countries is a significant stumbling block to the investment of resources in mental
health by governments and international agencies. Research has indicated that
formal psychological treatment is generally effective in the West, but the use of
western style treatment in low-income countries is still controversial. Moreover, the
potential effectiveness of therapy for coping with mass atrocities is largely unknown.
This presentation consists of two parts. The first part presents several challenges
and core characteristics of a public mental health approach to psychosocial and
mental health problems in post-conflict areas. The second part presents data on a
six-country cost-effectiveness study that was co-funded by the World bank. The
study used an observational naturalistic design and this presentation will focus on
psychosocial and mental health interventions in Cambodia, Uganda and Burundi. For
each country, data will show whether patients improve in terms of distress,
psychiatric symptomatology, and functioning/ disability after receiving individual
counseling, psychotropics or group therapy.
This study is relevant for community mental health care programs for several
reasons. First, in view of the scarcity of mental health professionals in low and
middle income countries and in post-conflict areas, it is noteworthy that local trained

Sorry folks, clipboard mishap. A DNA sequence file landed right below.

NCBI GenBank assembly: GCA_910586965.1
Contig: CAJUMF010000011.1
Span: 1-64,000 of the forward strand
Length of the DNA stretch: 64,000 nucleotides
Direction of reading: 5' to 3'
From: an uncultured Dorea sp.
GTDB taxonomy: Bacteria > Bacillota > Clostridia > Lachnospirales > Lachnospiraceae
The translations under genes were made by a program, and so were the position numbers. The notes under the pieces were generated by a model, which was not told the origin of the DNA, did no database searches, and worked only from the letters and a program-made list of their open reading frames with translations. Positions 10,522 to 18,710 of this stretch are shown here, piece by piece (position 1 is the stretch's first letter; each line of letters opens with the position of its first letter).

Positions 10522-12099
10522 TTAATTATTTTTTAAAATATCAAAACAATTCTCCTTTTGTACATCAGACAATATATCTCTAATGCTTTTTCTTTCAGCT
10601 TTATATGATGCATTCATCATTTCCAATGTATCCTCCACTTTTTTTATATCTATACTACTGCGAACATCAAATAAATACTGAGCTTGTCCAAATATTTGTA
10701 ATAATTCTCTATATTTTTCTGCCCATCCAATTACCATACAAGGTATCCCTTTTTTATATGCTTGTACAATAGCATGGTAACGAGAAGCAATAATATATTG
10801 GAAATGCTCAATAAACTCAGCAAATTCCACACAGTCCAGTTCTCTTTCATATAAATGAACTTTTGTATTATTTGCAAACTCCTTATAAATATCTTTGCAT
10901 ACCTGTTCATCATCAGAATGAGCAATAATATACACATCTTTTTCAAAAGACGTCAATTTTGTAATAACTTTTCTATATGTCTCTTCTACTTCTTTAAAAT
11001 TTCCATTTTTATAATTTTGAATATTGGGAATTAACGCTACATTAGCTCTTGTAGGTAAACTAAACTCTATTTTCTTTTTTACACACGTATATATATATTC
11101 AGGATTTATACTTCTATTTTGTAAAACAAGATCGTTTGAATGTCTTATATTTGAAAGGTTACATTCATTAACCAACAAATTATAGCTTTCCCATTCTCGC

counselors are able to provide services that are helpful and cost-effective. Second,
these findings are important from a public health perspective because there is
ongoing disparity in service provision around the globe despite ongoing claims for
equity. Third, this study shows that it is feasible to develop community services in
peripheral areas affected by conflict and to do outcome research in rural areas in
low-income countries.
Joop de Jong MD, PhD is Professor of Mental Health and Culture at the Vrije
Universiteit in Amsterdam and adjunct Professor of Psychiatry at Boston University.
He is the founder and director of the Transcultural Psychosocial Organization (TPO),
a relief organization specialized in mental health and psychosocial care of
traumatized, (post-) conflict populations in Algeria, Burundi, Congo, Ethiopia, Eritrea,
Namibia, Mozambique, Cambodia, India, Sri Lanka, Gaza, Nepal, Indonesia, Sudan,
Surinam, Uganda, and Afghanistan.
Costs and Cost-effectiveness Analysis of mental health and psychosocial